Total Knee Replacement, also known as arthroplasty, is a surgical procedure to replace damaged cartilage and bone with artificial implants.
The operation normally takes 1-2 hours and is clinically effective for restoring joint function, relieving pain and improving quality of life. Knee replacement is commonly recommended in severe arthritis where the joint cartilage has worn away, and the bones are rubbing against each other.
On the day of surgery, the process will be fully explained once more with the opportunity to ask any questions before you sign a consent form. Having observed a fasting period, an anaesthetist may visit you in your room to explain the type of anaesthetic that will be used and the procedure involved. Knee replacement surgery is usually performed under a general anaesthetic or with a spinal anaesthetic, which numbs you from the injection site down. This can sometimes be combined with injections of local anaesthetic.
Once the anaesthetic has been effective, the operation will begin.
An incision is made down the front of the knee and the leg is manipulated during surgery to allow for access to the knee joint.
The surgeon can now carefully remove any damaged or diseased surfaces from the knee joint, reshaping the bone so that the prosthetic joint is sitting precisely in the correct position. This can be achieved with manual instruments, Patient Specific Guides, Computer Navigation and Robotics. Each technique has advantages and disadvantages, without any technique showing a superior patient outcome or function. The choice of surgical technique should be discussed with your surgeon.
The metal implant is attached to the bone using surgical cement. The surface of the upper bone (femur) is replaced with a rounded metal component that imitates the curve of the natural bone. The surface of the lower bone (tibia) is replaced with a flat metal component. A small plastic piece is inserted between the tibia and the femur in place of natural cartilage, to allow for a smooth gliding movement that your normal knee joint would ordinarily perform. The underside of the patella (kneecap) might also be replaced with a plastic implant. Once everything is in place, the leg is flexed and extended to test function and stability, and to ensure the components bond together.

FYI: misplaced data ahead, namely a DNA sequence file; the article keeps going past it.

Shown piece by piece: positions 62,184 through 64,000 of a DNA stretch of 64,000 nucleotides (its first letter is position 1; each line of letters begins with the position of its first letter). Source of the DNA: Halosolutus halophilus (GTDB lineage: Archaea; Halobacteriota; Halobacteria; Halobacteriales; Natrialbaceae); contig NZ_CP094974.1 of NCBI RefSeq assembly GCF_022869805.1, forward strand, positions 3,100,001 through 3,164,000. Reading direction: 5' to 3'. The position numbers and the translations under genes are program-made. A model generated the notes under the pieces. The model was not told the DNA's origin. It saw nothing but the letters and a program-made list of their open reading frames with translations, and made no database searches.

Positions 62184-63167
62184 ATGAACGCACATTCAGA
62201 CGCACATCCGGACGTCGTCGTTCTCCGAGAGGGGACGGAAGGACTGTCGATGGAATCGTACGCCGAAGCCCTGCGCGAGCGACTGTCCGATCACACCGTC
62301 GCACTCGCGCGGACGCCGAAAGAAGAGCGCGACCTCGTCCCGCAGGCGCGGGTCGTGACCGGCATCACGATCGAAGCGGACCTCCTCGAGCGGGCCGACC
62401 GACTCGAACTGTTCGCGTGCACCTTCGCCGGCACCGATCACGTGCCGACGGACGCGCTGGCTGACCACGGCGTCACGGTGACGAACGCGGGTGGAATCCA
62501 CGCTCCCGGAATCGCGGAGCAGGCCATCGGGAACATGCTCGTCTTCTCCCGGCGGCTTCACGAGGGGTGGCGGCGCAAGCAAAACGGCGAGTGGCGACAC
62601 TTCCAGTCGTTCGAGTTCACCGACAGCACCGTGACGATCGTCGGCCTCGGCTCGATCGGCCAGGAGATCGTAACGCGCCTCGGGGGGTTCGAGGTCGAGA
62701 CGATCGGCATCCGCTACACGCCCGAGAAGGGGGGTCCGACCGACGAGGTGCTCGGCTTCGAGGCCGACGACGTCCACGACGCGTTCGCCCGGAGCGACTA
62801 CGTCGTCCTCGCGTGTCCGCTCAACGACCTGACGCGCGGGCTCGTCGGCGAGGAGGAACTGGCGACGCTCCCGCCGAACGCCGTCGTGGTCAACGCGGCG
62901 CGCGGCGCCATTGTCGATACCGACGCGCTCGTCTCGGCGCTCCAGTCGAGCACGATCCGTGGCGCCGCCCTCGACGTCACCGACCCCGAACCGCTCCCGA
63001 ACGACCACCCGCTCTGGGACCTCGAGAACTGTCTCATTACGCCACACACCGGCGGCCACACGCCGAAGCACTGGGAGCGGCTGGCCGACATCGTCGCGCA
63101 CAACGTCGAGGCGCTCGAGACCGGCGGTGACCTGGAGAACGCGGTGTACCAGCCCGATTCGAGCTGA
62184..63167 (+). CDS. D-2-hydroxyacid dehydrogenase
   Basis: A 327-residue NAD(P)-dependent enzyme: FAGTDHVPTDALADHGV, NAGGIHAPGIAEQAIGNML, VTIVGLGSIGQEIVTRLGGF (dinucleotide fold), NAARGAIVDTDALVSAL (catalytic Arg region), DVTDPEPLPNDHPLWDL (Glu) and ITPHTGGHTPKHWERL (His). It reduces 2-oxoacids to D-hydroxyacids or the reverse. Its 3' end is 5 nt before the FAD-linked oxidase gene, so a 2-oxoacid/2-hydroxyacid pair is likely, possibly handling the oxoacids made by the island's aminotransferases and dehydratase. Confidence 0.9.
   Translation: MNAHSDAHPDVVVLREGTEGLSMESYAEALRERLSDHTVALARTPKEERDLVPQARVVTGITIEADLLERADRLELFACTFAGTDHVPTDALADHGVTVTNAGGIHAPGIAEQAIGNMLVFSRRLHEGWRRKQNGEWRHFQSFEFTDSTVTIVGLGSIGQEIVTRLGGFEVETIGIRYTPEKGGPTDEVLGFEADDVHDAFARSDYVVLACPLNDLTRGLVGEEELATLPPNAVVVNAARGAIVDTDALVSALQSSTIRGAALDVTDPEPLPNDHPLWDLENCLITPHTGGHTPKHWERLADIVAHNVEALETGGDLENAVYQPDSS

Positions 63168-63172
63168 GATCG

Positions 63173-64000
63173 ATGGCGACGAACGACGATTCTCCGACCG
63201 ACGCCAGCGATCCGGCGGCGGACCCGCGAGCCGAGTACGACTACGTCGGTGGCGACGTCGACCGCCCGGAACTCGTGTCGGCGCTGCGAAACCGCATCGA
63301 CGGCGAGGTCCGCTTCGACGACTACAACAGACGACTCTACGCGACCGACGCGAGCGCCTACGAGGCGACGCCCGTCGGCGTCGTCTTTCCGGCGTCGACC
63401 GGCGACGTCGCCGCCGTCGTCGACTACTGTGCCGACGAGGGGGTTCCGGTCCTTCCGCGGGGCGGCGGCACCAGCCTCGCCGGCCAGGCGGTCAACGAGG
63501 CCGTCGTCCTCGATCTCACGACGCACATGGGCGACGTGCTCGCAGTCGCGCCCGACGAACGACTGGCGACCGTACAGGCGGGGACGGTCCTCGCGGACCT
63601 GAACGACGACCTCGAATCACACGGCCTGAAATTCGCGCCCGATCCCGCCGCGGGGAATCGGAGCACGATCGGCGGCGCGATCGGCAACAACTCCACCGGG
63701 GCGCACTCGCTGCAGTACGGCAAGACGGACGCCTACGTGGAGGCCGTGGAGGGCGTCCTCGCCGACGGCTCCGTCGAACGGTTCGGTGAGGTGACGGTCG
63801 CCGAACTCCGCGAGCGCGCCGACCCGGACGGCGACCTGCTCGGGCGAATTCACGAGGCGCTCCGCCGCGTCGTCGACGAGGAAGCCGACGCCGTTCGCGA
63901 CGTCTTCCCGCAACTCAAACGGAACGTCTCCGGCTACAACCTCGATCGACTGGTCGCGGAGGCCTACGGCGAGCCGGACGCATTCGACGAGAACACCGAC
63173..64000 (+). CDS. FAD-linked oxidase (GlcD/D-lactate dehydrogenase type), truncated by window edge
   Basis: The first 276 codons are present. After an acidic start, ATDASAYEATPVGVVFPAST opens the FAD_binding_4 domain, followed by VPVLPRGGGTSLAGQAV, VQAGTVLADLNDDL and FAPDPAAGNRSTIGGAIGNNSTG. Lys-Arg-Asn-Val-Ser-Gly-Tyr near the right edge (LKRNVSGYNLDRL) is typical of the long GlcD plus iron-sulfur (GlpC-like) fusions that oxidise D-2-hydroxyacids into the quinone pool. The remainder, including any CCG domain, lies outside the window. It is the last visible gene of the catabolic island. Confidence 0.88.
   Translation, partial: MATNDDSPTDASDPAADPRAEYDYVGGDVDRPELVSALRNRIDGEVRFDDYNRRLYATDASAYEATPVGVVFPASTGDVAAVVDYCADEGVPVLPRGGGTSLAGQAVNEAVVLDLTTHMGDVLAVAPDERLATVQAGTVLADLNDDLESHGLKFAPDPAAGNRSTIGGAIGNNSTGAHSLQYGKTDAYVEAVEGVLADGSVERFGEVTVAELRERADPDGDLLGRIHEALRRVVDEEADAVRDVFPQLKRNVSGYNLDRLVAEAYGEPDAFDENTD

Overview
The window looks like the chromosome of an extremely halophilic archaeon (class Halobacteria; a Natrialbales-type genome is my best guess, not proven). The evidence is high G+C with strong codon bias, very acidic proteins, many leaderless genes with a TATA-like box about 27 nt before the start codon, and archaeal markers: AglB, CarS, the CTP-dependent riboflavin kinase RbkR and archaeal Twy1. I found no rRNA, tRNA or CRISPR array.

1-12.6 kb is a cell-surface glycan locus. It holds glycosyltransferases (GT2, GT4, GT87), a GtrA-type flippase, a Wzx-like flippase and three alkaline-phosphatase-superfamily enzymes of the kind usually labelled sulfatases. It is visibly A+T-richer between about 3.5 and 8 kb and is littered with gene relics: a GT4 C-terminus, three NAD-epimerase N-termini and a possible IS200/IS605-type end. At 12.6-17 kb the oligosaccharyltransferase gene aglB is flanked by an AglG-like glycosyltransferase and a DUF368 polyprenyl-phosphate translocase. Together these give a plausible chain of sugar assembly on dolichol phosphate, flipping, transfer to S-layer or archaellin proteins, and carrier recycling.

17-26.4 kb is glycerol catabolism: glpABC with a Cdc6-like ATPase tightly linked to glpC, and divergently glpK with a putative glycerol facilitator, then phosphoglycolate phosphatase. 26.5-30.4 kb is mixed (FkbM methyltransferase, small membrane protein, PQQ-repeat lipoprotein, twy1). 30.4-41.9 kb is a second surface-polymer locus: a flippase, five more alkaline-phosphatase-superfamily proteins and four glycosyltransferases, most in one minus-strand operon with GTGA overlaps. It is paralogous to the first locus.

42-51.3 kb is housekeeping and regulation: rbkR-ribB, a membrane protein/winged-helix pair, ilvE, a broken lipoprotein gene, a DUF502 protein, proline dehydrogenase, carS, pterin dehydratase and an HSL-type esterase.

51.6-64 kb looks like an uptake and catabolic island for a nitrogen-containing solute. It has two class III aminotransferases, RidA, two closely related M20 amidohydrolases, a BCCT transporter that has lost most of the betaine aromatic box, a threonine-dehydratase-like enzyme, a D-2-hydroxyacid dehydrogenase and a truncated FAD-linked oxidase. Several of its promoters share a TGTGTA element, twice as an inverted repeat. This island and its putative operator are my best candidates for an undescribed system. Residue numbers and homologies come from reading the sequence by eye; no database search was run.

Closing the wound
The surgeon will then wash and clean the entire site before closing the wound with stiches. A bandage is applied to keep the area sterile and a drain may be used to remove excess fluid.
After surgery you will be taken to the recovery room for observation. Once your blood pressure, pulse and breathing have stabilised, you will be moved into a hospital room where you will spend a few days. Here, you will receive blood thinners, antibiotics and compression boots to help prevent any infection or clotting. It is natural to feel some pain after surgery, this is a normal part of the healing process. Pain relief medication and ice packs are available and we will help to make you feel as comfortable as possible.
Foot and ankle movement is encouraged immediately after surgery as this helps improve the blood flow and prevents swelling and clotting. We will ask you to stand and walk within 24 hours of your operation as movement is crucial to regaining muscle strength and avoiding any circulatory or digestive issues. Surgical stockings should be worn at all times for up to six weeks after surgery – they will help control the swelling in your legs and can be removed for bathing.
A physiotherapist will visit you to discuss your post-operative plan which most patients begin the day after surgery. This will include specific exercises to strengthen your leg and restore knee movement so that you are back to walking and daily activities soon after surgery. Before you leave hospital, we will help you navigate normal activities like getting in and out of bed, sitting down and getting back up, and going up and down stairs.
The success of your operation is very much dependent on the rehabilitation process. When you are discharged from hospital, we will give you comprehensive post-operative instructions to follow at home including:
- Regular icing
- Pain medication instructions
- Dietary information and supplements
- Wound management
- Home exercises
- Fall prevention measures
What to look out for at home
Contact your doctor if you experience any of the following:
- Persistent fever
- Redness around the wound site
- Swelling around the incision site
- Increased knee pain
- Any localised chest pain